The benefit of this stored energy is reduced if a delay occurs between these phases of the movement. In tennis it is therefore essential that only a short pause occurs between the backswing and forwardswing phases of stroke production or at maximum knee flexion during the serve. In strokes where power is required such as the service and groundstrokes , a number of body segments must be coordinated in such a way that a high racquet speed is generated at impact.

Where precision is needed, the number of segments is reduced and segments operate more as a unit such as the volley at the net , although the drive volley now challenges this general principle. Efficient function, with maximal performance and minimal risk of injury, requires optimum activation of all the links in the kinetic chain designed for power.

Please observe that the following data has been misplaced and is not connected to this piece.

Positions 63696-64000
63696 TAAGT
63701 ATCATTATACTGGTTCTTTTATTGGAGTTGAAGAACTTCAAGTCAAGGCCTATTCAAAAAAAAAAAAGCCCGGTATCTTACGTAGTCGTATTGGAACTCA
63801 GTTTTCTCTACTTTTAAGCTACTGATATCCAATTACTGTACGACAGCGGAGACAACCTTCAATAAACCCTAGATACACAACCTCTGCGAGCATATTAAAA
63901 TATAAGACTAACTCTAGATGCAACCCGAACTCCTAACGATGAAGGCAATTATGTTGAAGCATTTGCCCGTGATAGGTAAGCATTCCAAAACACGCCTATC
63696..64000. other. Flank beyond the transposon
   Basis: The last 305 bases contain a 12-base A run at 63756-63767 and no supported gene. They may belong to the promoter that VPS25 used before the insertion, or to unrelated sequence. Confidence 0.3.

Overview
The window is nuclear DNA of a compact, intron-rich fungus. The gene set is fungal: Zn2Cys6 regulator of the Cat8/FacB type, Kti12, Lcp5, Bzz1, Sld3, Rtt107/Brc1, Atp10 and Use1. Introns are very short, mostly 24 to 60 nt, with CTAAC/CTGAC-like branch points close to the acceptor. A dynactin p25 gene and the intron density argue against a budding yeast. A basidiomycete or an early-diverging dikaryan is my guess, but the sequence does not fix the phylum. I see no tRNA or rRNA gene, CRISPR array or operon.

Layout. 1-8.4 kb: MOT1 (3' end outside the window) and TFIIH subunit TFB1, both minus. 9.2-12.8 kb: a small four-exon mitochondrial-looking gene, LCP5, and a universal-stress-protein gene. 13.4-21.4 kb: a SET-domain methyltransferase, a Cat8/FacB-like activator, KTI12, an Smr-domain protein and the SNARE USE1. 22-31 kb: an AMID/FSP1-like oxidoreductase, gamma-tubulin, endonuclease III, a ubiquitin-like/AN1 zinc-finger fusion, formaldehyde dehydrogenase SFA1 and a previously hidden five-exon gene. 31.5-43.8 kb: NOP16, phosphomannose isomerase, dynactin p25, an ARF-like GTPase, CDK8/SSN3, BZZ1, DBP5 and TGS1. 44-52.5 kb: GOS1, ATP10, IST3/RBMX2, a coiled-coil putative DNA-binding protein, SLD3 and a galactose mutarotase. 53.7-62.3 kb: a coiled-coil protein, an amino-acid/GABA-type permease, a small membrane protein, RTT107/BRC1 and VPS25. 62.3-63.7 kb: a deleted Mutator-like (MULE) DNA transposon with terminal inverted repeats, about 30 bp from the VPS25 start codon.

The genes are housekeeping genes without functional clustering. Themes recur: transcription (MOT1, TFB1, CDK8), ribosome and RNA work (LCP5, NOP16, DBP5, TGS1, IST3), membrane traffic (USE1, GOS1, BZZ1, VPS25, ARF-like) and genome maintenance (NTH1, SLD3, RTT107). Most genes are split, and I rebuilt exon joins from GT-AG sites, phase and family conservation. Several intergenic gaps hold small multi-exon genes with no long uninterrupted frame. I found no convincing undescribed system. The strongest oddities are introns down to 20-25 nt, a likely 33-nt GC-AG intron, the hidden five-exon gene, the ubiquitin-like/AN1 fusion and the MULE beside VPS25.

Work by Knudson 13 has shown that selected aspects of the stroke production of high performance players are variable, whereas other aspects are repeatable. For instance, in the forehand drive, wrist and elbow angular positions are generally consistent at impact. However, this repeatable angular position was not the result of highly consistent patterns of angular velocity and acceleration of the same joints. That is, a given end result is achieved through a variety of movement strategies.

Coaches in developing stroke production must then vary drills—for example, pace, spin, direction, and height of ball feed or drill structure—to develop a variety of neuromotor timings associated with a given stroke, to achieve the almost infinite combinations of racquet speed, trajectory, and impact characteristics associated with a successful return.